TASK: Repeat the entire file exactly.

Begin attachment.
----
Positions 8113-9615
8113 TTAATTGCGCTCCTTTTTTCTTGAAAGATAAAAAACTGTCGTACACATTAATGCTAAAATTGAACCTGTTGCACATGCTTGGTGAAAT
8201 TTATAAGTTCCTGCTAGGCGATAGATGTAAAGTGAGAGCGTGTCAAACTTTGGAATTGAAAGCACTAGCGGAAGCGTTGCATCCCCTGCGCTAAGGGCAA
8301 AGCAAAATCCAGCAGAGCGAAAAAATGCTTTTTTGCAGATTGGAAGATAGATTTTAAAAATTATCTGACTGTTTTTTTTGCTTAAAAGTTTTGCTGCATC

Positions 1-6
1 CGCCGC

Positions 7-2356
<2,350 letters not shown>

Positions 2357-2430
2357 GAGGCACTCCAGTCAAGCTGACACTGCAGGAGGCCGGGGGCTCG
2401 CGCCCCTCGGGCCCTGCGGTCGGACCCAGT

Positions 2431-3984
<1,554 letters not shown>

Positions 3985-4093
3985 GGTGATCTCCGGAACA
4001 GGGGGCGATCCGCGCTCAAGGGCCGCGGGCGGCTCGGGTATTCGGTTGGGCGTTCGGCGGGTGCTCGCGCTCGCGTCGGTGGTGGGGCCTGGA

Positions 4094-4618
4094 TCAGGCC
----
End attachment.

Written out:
Positions 8113-9615
8113 TTAATTGCGCTCCTTTTTTCTTGAAAGATAAAAAACTGTCGTACACATTAATGCTAAAATTGAACCTGTTGCACATGCTTGGTGAAAT
8201 TTATAAGTTCCTGCTAGGCGATAGATGTAAAGTGAGAGCGTGTCAAACTTTGGAATTGAAAGCACTAGCGGAAGCGTTGCATCCCCTGCGCTAAGGGCAA
8301 AGCAAAATCCAGCAGAGCGAAAAAATGCTTTTTTGCAGATTGGAAGATAGATTTTAAAAATTATCTGACTGTTTTTTTTGCTTAAAAGTTTTGCTGCATC

Positions 1-6
1 CGCCGC

Positions 7-2356
<2,350 letters not shown>

Positions 2357-2430
2357 GAGGCACTCCAGTCAAGCTGACACTGCAGGAGGCCGGGGGCTCG
2401 CGCCCCTCGGGCCCTGCGGTCGGACCCAGT

Positions 2431-3984
<1,554 letters not shown>

Positions 3985-4093
3985 GGTGATCTCCGGAACA
4001 GGGGGCGATCCGCGCTCAAGGGCCGCGGGCGGCTCGGGTATTCGGTTGGGCGTTCGGCGGGTGCTCGCGCTCGCGTCGGTGGTGGGGCCTGGA

Positions 4094-4618
4094 TCAGGCC